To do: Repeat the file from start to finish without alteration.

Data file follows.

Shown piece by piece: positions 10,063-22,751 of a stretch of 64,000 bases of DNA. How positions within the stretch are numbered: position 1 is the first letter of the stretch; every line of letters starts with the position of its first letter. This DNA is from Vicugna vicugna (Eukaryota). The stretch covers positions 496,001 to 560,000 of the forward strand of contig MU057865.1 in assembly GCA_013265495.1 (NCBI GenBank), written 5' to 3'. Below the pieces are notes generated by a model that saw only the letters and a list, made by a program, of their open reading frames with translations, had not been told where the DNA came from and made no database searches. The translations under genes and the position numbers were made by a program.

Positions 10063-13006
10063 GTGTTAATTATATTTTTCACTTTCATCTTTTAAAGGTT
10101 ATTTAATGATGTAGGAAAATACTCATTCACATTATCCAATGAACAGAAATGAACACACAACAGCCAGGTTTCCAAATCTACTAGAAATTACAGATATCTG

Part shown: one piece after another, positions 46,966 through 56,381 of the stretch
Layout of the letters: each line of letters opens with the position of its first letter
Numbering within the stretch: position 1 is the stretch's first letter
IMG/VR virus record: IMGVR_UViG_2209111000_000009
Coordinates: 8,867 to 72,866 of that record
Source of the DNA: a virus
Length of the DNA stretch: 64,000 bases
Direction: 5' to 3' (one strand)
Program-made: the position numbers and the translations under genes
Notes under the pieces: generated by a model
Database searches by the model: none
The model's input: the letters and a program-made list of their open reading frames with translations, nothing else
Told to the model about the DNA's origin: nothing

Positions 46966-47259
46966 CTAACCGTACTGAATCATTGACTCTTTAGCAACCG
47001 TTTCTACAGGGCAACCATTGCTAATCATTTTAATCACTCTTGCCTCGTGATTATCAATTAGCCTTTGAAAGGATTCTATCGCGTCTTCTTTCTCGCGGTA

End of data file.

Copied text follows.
Shown piece by piece: positions 10,063-22,751 of a stretch of 64,000 bases of DNA. How positions within the stretch are numbered: position 1 is the first letter of the stretch; every line of letters starts with the position of its first letter. This DNA is from Vicugna vicugna (Eukaryota). The stretch covers positions 496,001 to 560,000 of the forward strand of contig MU057865.1 in assembly GCA_013265495.1 (NCBI GenBank), written 5' to 3'. Below the pieces are notes generated by a model that saw only the letters and a list, made by a program, of their open reading frames with translations, had not been told where the DNA came from and made no database searches. The translations under genes and the position numbers were made by a program.

Positions 10063-13006
10063 GTGTTAATTATATTTTTCACTTTCATCTTTTAAAGGTT
10101 ATTTAATGATGTAGGAAAATACTCATTCACATTATCCAATGAACAGAAATGAACACACAACAGCCAGGTTTCCAAATCTACTAGAAATTACAGATATCTG

Part shown: one piece after another, positions 46,966 through 56,381 of the stretch
Layout of the letters: each line of letters opens with the position of its first letter
Numbering within the stretch: position 1 is the stretch's first letter
IMG/VR virus record: IMGVR_UViG_2209111000_000009
Coordinates: 8,867 to 72,866 of that record
Source of the DNA: a virus
Length of the DNA stretch: 64,000 bases
Direction: 5' to 3' (one strand)
Program-made: the position numbers and the translations under genes
Notes under the pieces: generated by a model
Database searches by the model: none
The model's input: the letters and a program-made list of their open reading frames with translations, nothing else
Told to the model about the DNA's origin: nothing

Positions 46966-47259
46966 CTAACCGTACTGAATCATTGACTCTTTAGCAACCG
47001 TTTCTACAGGGCAACCATTGCTAATCATTTTAATCACTCTTGCCTCGTGATTATCAATTAGCCTTTGAAAGGATTCTATCGCGTCTTCTTTCTCGCGGTA